Lessons from galactic geezers (l-r: Kepler, Galileo, Brahe, copernicus, Newton

1. Message from ancient universe

2. Old photos of young galaxies

3. Hark! Dark energy!

A hyper-distant galaxy (arrow) made this light several hundred million years after the Big Bang. We are looking through a massive cluster of galaxies called Abell 370 that focuses the light of the incredibly distant galaxy. This image combines infrared light from the 8.3 meter Subaru telescope with visible light from the 10-meter Keck I telescope, both on Mauna Kea, Hawaii. Photo: Courtesy Esther Hu, University of Hawaii.

It's not clear if these are the first galaxies, but they are durn ancient!.

Fainter is better
In astronomy, as in the rest of physics, there's an in-house rivalry between theoreticians, on the one hand, and experimenters and observers on the other. The experimenters tend to think of theoreticians as chalk-pushers, while the theoreticians mutter about experimenters and observers as glorified electricians.

But theory can be handy to an astronomer, as the early galaxies now creeping into view illustrate. Early in the last century, Albert Einstein proposed that gravity could bend light. Now, "gravitational lenses," AKA "cosmic lenses," built of clusters of galaxies, are focusing light from objects that would otherwise be too faint to see. Although the idea of using a gravitational lens in astronomy was first aired in 1936 or 1937, they were not used for imaging until 1988.

Pink, purple, and orange spots glow against black background.

Gravitational lenses quickly became critical to hunters of early galaxies. Richard Ellis, a professor of astronomy and director of Caltech's Optical Observatories, used one (mass: about 100 trillion suns) to see an early galaxy behind the galaxy cluster Abell 2218. The group of galaxies and dark matter, he understates, "is quite massive and acts as a very powerful cosmic lens." It turns out that while cosmic lenses are somewhat bulkier than glass ones, they both bend light according to similar principles.

Five bright lights in blue sphere.Gravitational lenses like this, seen by the Hubble Space Telescope in 1990, helped open the deep universe to exploration. Photo: Space Telescope Science Institute

While getting light from early galaxies is a technically sweet operation, what do those photos tell us about the universe during the first billion years after the Big Bang? (Background blip: During that "dark age," any starlight that was around would have been absorbed by clouds of hydrogen gas. When stars and galaxies started condensing from the hydrogen, their nuclear furnaces created radiation that ionized the hydrogen and made it transparent. At that point, electromagnetic radiation started moving across the universe, and the dark age ended.)

Ancient data uncovered
So what does radiation from the early universe tell us about that ancient epoch?

Stars had already formed as early as Big Bang + 470 million years (exactly when they first began burning is not yet known).

The early galaxies now seen contained first-generation stars. "Far more of the energy is in the ultraviolet compared to nearby stellar systems today," says Ellis. Handily, that meets expectations, he adds. "Theorists have long speculated that the first generation of stars would be pristine, not polluted by carbon, magnesium, silicon." (Background blip: Because the Big Bang apparently made only hydrogen and helium, the first stars could not contain other elements, which formed later in stars.)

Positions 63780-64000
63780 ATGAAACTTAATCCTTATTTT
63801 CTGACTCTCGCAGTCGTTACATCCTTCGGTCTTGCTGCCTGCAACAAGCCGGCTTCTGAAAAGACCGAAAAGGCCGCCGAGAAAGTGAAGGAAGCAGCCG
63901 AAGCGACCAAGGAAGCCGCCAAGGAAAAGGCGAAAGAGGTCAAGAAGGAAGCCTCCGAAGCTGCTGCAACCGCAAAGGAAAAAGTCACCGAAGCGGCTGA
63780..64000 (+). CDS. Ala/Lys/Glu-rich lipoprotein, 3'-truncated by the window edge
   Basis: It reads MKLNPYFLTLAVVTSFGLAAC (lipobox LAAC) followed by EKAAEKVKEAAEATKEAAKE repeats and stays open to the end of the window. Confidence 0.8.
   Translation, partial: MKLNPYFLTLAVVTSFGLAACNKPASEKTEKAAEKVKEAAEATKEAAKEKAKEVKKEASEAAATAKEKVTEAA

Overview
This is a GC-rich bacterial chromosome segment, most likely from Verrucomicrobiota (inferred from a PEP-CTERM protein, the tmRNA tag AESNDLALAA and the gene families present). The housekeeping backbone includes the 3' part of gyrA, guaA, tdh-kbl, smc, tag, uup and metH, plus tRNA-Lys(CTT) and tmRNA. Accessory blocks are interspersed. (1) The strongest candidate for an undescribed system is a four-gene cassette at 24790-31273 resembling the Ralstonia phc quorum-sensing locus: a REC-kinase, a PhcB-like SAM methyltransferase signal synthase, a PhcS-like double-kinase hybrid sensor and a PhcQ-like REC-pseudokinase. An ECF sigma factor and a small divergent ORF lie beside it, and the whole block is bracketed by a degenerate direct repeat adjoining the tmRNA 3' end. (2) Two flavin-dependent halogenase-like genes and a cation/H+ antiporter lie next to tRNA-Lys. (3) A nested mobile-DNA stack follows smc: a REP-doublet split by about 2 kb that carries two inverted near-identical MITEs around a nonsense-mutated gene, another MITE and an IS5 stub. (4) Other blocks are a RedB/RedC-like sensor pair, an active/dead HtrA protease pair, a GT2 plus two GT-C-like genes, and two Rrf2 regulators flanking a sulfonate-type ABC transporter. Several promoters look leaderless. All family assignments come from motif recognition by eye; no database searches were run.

The early universe was apparently chock-a-block with galaxies. Cosmic lenses "magnify only a very small area of sky," Ellis says, "so the fact that we are finding these objects in these tiny areas means either we are extraordinarily lucky, or they have a very high density in the sky." After examining 10 cosmic lenses, he says, each magnified an early galaxy. "We can use this to estimate that there are probably many thousands in one diameter of the full moon."

Early galaxies were also midgets. Esther Hu, an astronomer at the University of Hawaii who specializes in early galaxies, says they had only a few percent of the mass of big-time, modern galaxies like the Milky Way.

Indeed, the expectation that past galaxies would resemble modern models temporarily derailed the search for the first galaxies, Hu adds, noting that astronomers first started searching for hydrogen emissions stimulated by star formation. "But they weren't successful. What was underpinning the search was the idea that the galaxies you were looking for were just like galaxies now." But it turned out that the nearby, recent universe was different from the early, distant universe, and the early, distant galaxies were also rather faint, making them all the more elusive.

Black dot accented in spotty gray background.
Left: The Abell 370 galaxy shows intense emissions from hydrogen atoms that mark star formation. Right: The galaxy is invisible in visible light. Photo: Courtesy Esther Hu, University of Hawaii.

Looking for the dim bulb of midget galaxies requires longer exposures on bigger and better telescopes, which is how the monsters in Hawaii, and the Hubble Space Telescope, have come to play such key roles.

And how did small galaxies become big ones? Most likely, Ellis says, by merging with their neighbors and slowly assembling into the wondrous spiral and elliptical galaxies we see today.

Dark energy. Can we finally get to the really mysterious stuff?

The Why Files (home)

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